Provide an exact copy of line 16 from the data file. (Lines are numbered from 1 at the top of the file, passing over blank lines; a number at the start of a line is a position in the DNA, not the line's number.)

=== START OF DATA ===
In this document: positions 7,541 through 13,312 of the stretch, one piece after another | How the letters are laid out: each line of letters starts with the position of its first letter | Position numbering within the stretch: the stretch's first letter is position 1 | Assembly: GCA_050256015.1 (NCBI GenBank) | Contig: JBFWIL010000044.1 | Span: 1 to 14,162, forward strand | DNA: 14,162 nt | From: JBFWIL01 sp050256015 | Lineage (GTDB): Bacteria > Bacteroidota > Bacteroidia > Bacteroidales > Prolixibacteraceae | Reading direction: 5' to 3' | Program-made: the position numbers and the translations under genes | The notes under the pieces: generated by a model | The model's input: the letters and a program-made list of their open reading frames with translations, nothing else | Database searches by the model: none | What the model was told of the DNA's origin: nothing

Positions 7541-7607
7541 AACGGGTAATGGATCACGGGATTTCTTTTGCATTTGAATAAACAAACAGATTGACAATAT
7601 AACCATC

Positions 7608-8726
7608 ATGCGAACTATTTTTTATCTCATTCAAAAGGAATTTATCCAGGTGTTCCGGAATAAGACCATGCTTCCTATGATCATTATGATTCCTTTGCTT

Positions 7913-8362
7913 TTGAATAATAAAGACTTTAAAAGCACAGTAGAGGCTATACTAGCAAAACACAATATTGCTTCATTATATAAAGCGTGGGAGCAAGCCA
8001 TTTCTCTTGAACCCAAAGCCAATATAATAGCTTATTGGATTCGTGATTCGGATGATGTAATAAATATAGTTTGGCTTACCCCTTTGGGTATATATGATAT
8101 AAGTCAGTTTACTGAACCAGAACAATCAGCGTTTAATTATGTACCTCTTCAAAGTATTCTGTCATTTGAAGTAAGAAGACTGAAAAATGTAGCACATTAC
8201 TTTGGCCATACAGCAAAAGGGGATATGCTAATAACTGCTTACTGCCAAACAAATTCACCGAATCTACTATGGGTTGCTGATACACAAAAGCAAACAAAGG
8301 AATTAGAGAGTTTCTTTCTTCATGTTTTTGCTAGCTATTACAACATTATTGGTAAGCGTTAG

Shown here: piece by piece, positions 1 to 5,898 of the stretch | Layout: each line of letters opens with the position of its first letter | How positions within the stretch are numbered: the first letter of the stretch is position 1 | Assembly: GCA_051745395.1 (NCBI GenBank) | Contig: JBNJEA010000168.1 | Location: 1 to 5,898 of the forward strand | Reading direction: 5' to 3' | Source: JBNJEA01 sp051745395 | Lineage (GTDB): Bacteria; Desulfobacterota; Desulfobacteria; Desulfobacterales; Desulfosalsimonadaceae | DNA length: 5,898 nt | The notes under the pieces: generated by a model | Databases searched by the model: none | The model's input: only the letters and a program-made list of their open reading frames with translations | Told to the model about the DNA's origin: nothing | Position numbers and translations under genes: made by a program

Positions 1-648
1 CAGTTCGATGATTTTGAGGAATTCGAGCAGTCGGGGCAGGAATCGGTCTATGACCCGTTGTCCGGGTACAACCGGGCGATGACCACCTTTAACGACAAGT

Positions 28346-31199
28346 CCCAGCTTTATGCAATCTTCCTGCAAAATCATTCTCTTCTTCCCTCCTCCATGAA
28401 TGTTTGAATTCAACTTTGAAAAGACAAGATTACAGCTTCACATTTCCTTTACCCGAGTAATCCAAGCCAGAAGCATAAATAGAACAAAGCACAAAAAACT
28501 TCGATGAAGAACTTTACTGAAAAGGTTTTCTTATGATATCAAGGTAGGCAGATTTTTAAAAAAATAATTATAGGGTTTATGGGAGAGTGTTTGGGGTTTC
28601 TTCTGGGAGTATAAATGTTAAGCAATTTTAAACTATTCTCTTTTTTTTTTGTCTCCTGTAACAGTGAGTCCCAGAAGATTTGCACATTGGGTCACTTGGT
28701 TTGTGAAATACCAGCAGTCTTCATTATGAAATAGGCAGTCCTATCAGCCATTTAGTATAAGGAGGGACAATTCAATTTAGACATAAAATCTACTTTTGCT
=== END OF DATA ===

Positions 28346-31199